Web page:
(Reuters) – Brazilian President Jair Bolsonaro said on Friday the country could open a vast reserve in the Amazon rainforest to mining, a move that his predecessor attempted before backtracking due to an international outcry by environmentalists.
Brazil’s President Jair Bolsonaro speaks at the Planalto Palace in Brasilia, Brazil April 9, 2019. REUTERS/Adriano Machado
The National Reserve of Copper and Associates (Renca) occupies roughly 17,800 square miles (46,100 square km), an area slightly larger than Denmark, that is thought to be rich in gold, copper, iron ore and other minerals.
“Let’s talk about Renca. Renca is ours,” Bolsonaro said at a televised event in Amapá state, home to part of the reserve.
“Let’s use the riches that God gave us for the wellbeing of our population,” Bolsonaro said. “You won’t get any trouble from the Environment Ministry, nor the Mines and Energy Ministry nor any other.”
Mining has been off-limits in the Renca, located in the northern states of Pará and Amapá, since it was established in 1984 to protect against perceived threats from foreign miners.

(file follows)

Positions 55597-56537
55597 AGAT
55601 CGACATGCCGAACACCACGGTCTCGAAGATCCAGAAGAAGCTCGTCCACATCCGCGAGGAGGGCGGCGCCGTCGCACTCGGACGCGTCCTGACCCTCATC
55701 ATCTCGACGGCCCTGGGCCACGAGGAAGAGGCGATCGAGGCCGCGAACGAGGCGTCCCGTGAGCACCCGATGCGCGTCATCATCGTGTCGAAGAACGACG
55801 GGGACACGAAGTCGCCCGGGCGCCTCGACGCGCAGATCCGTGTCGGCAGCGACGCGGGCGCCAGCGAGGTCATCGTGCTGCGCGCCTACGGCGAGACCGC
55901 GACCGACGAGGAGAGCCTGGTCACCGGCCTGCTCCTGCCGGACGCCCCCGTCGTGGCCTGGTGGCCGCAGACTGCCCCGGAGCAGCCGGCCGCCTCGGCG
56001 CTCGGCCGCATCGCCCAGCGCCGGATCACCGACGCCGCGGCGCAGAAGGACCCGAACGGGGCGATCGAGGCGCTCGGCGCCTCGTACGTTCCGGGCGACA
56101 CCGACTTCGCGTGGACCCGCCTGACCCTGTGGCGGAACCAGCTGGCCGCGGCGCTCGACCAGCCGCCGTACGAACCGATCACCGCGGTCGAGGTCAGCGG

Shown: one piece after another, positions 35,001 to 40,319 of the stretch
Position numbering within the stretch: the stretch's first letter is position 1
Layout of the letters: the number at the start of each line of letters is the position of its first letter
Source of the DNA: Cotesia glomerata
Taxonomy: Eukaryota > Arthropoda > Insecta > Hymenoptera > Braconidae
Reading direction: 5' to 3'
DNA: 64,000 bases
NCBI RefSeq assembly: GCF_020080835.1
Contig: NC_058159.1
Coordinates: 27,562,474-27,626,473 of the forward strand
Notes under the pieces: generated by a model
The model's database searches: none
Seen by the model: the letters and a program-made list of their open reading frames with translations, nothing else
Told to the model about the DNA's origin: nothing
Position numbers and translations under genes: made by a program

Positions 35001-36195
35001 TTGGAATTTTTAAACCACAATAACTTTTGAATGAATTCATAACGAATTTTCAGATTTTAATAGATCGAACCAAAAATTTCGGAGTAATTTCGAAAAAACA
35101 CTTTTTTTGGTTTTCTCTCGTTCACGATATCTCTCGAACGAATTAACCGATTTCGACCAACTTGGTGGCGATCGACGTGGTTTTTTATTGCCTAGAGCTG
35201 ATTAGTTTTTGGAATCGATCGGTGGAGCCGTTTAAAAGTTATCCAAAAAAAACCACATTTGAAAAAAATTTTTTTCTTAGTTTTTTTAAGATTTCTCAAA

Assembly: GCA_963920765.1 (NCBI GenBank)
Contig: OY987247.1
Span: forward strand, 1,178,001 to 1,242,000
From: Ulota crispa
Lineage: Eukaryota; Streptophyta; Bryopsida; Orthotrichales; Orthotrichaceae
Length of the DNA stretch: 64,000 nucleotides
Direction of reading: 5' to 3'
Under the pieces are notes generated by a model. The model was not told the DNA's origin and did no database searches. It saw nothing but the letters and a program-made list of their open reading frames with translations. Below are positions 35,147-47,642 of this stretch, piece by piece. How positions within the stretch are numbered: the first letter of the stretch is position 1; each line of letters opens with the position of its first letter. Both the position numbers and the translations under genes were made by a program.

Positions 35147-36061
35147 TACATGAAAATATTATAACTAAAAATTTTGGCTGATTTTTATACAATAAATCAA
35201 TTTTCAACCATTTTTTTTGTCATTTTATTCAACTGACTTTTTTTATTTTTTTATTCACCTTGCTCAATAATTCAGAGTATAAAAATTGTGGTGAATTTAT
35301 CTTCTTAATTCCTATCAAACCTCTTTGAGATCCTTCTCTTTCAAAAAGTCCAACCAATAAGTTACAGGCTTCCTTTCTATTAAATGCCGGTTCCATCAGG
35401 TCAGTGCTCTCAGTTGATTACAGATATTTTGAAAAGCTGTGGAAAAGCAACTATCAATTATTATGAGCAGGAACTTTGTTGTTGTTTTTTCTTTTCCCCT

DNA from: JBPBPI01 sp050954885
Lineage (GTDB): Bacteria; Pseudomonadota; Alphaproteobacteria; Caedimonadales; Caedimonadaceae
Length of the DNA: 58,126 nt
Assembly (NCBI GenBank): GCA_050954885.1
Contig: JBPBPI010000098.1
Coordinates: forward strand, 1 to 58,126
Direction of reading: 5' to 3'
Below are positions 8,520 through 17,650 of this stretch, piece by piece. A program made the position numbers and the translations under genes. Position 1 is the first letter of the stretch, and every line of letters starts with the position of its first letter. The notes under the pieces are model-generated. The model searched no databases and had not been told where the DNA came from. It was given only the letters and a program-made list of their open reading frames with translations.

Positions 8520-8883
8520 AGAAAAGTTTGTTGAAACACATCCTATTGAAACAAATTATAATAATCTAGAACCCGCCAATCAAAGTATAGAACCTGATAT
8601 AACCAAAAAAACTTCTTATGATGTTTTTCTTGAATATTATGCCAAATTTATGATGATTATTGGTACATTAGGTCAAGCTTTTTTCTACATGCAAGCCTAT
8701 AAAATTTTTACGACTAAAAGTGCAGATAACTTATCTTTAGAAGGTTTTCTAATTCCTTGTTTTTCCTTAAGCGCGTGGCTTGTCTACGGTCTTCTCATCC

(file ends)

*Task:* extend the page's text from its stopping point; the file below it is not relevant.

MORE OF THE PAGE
The reserve was established by a presidential decree and therefore can be revoked by the president without congressional approval.
Bolsonaro’s predecessor, Michel Temer, abolished the reserve in 2017, only to reinstate it the following month after global backlash from environmentalists who said it would lead to a spike in deforestation.
“Brazil already had the chance to express its views on the opening of Renca to development, and public opinion was not favorable,” said Adriana Ramos, legal and policy adviser at the Brazilian nongovernmental organization Instituto Socioambiental (ISA), in a statement.
“But the government prefers to announce controversial and outdated initiatives instead of new ideas for sustainable development in the Amazon,” she said.
The Amazon, about 60 percent of which lies in Brazil, is the world’s largest tropical rainforest. It is a bulwark against global warming and is sometimes called the “lungs of the world” because of the vast amounts of carbon dioxide its trees absorb.
Reporting by Pedro Fonseca in Rio de Janeiro and Jake Spring in Brasilia; Editing by Bill Berkrot and Jonathan Oatis